For intelligence scholars, I think philosophy is extremely crucial. As we all know, there is a void in a robust theory of or about intelligence. Philosophy, in my mind, should be the main enabler or driver of intelligence studies – enabling development of such theories, and of abstract concepts which can be used in practice.
For intelligence practitioners, especially ones influenced by traumatic failures (such as that in 1973 for Israelis), these are implicitly considered as basic skills. Naturally, practitioners – at least in Israel, but I believe this is also true for other countries – rarely have the time or the resources to merely reflect or to discuss theory. Intelligence, at the end of the day, is a practical discipline, conducted in a very practical national security or defense/military context. But for these practitioners, philosophy can create a “reflecting mindset” which improves the ability to cope with complex challenges. Specifically, I think that epistemology and logic are basic skills for intelligence practitioners – since intelligence is mainly about ways of inference regarding material or abstract objects. Practitioners need to change, learn, and adapt all the time – since the object of their practice is constantly changing. Philosophy, in my mind, is a major enabler for this – even if is tacit. It should be embedded as an integral part of intelligence practice, not as an external field which might then seem “too theoretical”.
6# This question is too tempting. In a forthcoming paper, I argue that the question “is intelligence an art or a science?” is a bad one because it creates confusion in conceptualizing something which has its own rules and crafts. Interestingly, more than science tout court, you argue that here with “science” is “scientific method.” In this sense, you argue that indeed is both but blurring the boundaries between the two. How would you like to frame the classic question?
I fully agree that “art or science” is not the best framing when discussing the nature of intelligence, and specifically of strategic intelligence. I therefore think that the question can better be framed as “how rigorous can methods for producing strategic intelligence be?”, or “how much does production of strategic intelligence rely on subject-matter expertise, experience based on past events, and data science”? I know these questions are not phrased in an elegant manner, but they might better articulate current dilemmas. The question of big data is a major one these days – and just as I have written in an article published by the INSS in Israel discussing challenges for strategic intelligence, I think data science is still underrated and underused when it comes to strategic intelligence. And by the way – regarding the previous questions – scholars in the field of strategic studies in national security and of corporate strategy in the business realm also ask, “is strategy an art or a science”. This has a lot to do with creativity – a topic I believe we will discuss later in this interview.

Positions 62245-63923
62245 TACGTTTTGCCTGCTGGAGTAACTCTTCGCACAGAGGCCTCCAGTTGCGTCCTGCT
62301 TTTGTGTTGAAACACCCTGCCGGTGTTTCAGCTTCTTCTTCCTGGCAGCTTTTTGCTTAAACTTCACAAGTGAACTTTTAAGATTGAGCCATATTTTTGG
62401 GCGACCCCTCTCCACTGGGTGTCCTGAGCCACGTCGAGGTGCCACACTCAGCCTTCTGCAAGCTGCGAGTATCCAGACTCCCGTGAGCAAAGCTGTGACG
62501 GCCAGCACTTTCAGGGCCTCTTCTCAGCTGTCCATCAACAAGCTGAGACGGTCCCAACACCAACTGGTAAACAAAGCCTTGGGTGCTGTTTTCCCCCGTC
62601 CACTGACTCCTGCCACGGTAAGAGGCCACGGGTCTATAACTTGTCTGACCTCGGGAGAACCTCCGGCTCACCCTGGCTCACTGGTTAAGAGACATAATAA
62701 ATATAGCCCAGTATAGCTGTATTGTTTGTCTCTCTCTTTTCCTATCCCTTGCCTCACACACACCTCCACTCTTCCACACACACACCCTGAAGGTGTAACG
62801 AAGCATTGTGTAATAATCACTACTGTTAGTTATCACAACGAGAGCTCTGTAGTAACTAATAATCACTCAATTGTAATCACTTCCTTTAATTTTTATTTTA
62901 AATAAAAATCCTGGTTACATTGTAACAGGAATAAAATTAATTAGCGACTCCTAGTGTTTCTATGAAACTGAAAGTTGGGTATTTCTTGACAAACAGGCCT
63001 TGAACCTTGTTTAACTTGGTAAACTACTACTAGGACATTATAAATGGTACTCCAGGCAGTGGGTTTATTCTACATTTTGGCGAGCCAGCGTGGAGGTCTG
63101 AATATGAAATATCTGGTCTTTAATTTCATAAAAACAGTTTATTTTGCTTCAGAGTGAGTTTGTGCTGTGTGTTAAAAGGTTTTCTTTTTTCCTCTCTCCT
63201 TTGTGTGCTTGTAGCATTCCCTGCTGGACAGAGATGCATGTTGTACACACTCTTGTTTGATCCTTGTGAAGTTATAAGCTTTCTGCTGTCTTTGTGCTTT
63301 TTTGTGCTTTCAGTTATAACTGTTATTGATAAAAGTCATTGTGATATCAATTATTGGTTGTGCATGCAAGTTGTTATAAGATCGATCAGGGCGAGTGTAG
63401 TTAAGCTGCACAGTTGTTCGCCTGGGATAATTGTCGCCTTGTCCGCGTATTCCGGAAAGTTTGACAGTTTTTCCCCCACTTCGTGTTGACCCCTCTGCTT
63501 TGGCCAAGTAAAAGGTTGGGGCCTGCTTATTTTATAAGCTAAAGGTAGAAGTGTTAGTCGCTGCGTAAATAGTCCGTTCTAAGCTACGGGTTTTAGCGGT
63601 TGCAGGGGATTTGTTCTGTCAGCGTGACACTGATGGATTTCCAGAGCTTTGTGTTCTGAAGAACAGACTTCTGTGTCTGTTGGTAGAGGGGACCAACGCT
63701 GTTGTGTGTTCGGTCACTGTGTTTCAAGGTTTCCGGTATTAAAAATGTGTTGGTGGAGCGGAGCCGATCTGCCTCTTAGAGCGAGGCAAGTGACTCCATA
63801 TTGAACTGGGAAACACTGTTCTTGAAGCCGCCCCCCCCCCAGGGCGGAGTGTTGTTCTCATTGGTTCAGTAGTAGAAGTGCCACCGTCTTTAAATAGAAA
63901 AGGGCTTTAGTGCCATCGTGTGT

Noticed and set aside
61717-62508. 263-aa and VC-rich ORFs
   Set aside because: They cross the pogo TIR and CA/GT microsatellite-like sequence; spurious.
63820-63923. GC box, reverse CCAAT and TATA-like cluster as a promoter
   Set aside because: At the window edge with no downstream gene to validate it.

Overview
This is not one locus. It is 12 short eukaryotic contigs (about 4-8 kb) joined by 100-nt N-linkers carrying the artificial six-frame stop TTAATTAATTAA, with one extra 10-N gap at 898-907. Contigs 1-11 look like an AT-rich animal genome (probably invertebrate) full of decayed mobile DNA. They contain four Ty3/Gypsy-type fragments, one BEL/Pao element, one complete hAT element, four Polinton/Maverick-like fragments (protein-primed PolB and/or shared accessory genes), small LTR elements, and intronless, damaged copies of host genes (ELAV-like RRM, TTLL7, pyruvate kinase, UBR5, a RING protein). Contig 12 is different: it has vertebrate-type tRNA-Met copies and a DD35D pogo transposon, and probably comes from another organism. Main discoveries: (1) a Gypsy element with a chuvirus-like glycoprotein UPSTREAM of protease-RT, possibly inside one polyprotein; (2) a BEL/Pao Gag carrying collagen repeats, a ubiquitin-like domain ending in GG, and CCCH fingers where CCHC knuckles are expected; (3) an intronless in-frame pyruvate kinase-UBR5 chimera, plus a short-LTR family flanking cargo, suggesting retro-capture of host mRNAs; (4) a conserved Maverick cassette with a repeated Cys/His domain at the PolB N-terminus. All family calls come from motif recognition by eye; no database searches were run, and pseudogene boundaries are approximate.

7# “As such, in the world of security, as in business, strategy requires creativity.” (p. 287). It is wonderful and beautiful conclusions which stroke me as something understated, namely the role of creativity in intelligence and war, more broadly. So, why creativity? Why is it important?
Thanks for these kind words. I indeed believe that strategy, and hence also strategic intelligence, requires a lot of creativity. Creativity is so important since a strategic context, unlike a tactical one, is always unique. Past knowledge can go just so far for assisting in making decisions, although as I mentioned it should be used. Strategy is not about understanding, it is about changing and shaping. Strategic intelligence, therefore, must assist to change reality. This requires imagination and creativity, an ability to acknowledge the unique context and its implications. This is exactly why I think strategy and strategic intelligence, both in national security and in business, have some artistic aspects – on top of scientific and rigorous ones. It is humans who make strategic decisions, hopefully aided by machines, but not machines themselves. The machines are better at rigorous analysis of large quantities of data, including identifying anomalies and even predicting future outcomes. But it is humans who provide a unique interpretation, and then make strategy work in the specific context it is relevant for.
8# How can our readers follow you?
The best way would probably be on LinkedIn
9# Five keywords that represent you?
Innovative, creative, skeptical, passionate, reflective.